Since then some brewers have used champagne yeasts to increase the alcohol content of their beers. Samuel Adams reached 20% abv with Millennium[49] and then surpassed that amount to 25.6% abv with Utopias. The strongest beer sold in Britain was Delaware's Dogfish Head's World Wide Stout, a 21% abv stout which was available from UK Safeways in 2003.[50] In Japan in 2005, the Hakusekikan Beer Restaurant sold an eisbock, strengthened through freeze distillation, believed to be 28% abv.[51] The beer that is considered to be the strongest yet made is Hair of the Dog's Dave—a 29% abv barley wine made in 1994. The strength was achieved by freeze distilling a 10% ale twice.[52][53] This article is about Champagne, the alcoholic beverage. ... Samuel Adams is the brand name of American beers produced by the Boston Beer Company (NYSE: SAM) and named after Samuel Adams, a brewer[1] and patriot. ... Samuel Adams is the brand name of American beers produced by the Boston Beer Company (NYSE: SAM) and named after Samuel Adams, a brewer[1] and patriot. ... Dogfish Head Brewery is a beer manufacturer based in Milton, Delaware. ... Bottles of Imperial Stout Stout and porter are dark beers made using roasted malts or roast barley. ... A Safeway supermarket in Camberwell, South East London, in 2003 Safeway was a chain of 479 supermarkets and convenience stores in the UK that is now part of Wm Morrison Supermarkets. ... This article is about beer. ... It has been suggested that this article or section be merged into Fractional freezing. ... Hair of the Dog Brewing Company is an American microbrewery based in Portland, Oregon. ... Barley wine or Barleywine is a style of strong ale originating in England in the nineteenth century (derived from the March or October beers of the 18th century) but now brewed worldwide. ...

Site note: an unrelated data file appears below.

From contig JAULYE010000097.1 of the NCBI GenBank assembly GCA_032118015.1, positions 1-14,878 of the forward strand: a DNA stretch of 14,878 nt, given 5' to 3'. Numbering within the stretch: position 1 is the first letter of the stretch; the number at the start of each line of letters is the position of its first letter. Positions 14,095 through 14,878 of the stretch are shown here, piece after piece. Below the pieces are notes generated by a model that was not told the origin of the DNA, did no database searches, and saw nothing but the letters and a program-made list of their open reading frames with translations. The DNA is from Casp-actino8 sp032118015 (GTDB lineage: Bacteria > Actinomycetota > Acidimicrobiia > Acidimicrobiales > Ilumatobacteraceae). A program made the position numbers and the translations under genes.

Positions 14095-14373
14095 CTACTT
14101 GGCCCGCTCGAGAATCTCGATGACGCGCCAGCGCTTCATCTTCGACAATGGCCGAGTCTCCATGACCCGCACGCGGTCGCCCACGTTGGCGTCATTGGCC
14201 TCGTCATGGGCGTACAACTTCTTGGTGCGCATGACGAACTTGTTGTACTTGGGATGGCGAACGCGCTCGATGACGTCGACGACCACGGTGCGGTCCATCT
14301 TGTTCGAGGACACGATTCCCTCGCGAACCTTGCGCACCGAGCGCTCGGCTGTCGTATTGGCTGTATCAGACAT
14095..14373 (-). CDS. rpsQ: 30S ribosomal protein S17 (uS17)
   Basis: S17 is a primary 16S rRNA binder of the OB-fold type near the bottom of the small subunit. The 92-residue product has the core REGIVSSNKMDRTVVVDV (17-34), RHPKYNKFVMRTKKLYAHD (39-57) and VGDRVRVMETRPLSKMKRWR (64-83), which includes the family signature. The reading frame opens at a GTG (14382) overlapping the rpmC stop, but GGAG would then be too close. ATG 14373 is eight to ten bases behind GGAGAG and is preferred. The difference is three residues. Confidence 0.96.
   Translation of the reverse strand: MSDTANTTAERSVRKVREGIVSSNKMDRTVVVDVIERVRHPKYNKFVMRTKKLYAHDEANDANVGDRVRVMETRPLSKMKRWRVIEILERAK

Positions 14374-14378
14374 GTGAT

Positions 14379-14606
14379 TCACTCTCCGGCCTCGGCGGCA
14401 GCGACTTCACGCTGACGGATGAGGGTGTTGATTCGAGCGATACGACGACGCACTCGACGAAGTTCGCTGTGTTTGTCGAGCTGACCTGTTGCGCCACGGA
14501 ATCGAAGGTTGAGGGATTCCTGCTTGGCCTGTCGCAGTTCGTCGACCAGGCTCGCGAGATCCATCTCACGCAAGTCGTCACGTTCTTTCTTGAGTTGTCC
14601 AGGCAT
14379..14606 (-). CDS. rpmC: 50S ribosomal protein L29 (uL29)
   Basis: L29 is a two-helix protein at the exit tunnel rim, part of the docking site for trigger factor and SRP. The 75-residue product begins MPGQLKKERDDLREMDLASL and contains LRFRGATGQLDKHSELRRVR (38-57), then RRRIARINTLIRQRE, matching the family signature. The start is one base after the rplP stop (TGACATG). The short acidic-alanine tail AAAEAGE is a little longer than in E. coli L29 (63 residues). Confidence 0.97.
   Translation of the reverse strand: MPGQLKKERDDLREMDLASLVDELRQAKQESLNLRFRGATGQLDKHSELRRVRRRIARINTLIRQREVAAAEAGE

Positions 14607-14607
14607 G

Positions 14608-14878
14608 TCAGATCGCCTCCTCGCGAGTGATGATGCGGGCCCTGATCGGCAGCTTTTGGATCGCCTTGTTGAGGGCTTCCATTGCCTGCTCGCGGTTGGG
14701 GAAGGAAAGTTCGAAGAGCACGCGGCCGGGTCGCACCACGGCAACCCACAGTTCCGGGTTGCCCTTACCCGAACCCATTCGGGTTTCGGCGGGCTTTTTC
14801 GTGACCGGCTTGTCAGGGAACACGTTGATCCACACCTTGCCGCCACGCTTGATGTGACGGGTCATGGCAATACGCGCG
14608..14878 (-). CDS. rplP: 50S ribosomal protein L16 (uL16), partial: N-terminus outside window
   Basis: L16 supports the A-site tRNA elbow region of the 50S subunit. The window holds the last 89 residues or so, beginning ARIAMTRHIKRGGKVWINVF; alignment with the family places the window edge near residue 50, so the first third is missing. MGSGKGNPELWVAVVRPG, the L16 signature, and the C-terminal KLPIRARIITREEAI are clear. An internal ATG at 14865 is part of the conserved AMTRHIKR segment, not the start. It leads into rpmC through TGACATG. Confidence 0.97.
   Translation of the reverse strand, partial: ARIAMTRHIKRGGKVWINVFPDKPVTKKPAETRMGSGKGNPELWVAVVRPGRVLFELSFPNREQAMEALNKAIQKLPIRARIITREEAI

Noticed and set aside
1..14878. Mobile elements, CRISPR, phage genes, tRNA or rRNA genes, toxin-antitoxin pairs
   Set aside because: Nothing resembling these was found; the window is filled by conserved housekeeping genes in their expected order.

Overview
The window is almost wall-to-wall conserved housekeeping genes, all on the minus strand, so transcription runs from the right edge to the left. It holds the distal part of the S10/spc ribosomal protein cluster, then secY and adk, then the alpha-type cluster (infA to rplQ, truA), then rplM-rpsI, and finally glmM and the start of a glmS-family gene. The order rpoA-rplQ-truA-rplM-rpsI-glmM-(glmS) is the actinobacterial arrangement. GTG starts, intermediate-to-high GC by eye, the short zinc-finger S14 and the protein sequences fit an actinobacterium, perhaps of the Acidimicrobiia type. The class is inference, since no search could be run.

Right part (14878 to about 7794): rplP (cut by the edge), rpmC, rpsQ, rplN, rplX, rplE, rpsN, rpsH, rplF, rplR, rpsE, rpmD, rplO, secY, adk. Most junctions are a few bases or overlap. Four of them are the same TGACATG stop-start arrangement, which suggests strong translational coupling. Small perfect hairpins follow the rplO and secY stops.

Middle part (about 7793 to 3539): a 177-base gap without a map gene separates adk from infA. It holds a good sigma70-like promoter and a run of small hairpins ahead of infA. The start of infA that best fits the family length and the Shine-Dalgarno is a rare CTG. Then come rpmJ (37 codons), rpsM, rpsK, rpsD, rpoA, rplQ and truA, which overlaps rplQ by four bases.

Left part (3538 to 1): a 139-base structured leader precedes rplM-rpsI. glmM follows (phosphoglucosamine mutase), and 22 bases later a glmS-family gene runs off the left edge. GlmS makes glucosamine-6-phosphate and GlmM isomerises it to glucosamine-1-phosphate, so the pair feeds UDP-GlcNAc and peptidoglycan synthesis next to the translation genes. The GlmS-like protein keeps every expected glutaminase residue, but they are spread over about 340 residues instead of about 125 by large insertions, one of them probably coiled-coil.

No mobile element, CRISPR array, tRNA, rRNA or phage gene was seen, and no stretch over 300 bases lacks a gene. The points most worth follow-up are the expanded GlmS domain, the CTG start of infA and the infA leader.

Related beverages

See also: Category:Types of beer

There are a number of related beverages such as kvass, sahti and chicha. A glass of mint kvass. ... Finlandia Sahti, Finnish sahti label Sahti is a traditional beer from Finland made from a variety of grains, malted and unmalted, including barley, rye, wheat, and oats; sometimes bread made from these grains is fermented instead of malt itself. ... Chicha served with pipeño Chicha is a Spanish word for any variety of fermented beverage. ...

  • Africa: Hundreds of local drinks, such as banana beer[54] (eg Mongozo), and millet beer. Thie first one is made from grain eg sorghum or millet) and bananas; and the second beer is made solely from millet, sorghum, or other available starch crops.
  • Andes, South America: Chicha, an Andean beverage made from germinated corn.
  • Bhutan, Nepal, Tibet and Sikkim: Chhaang, a popular semi-fermented rice/millet drink in the eastern Himalaya.
  • China: Huangjiu, Choujiu. Jiǔ refers to all alcoholic drinks, most of which are distilled liquors (báijiǔ), but there are traditional grain-based relatives of beer such as sulima, made by the Mosuo people, and lijiang yinjiu, made by the Nakhi people, both in the Lijiang region of Yunnan.
  • Finland: Sahti, a traditional Finnish beer.
  • Kyrgyzstan: Bozo is a low alcohol, somewhat porridgey drink made from millet. The Kyrgyz also consume kymyz
  • Mexico: Pulque, an alcoholic beverage made from the fermented sap of the agave plant. Though commonly believed to be a beer, the main carbohydrate is a complex form of fructose rather than starch.
  • Russia/Ukraine: Kvass, a fermented nonalcoholic or mildly alcoholic beverage.
  • Bouza: An ancient Egyptian beer made from bread which is still made in Sudan.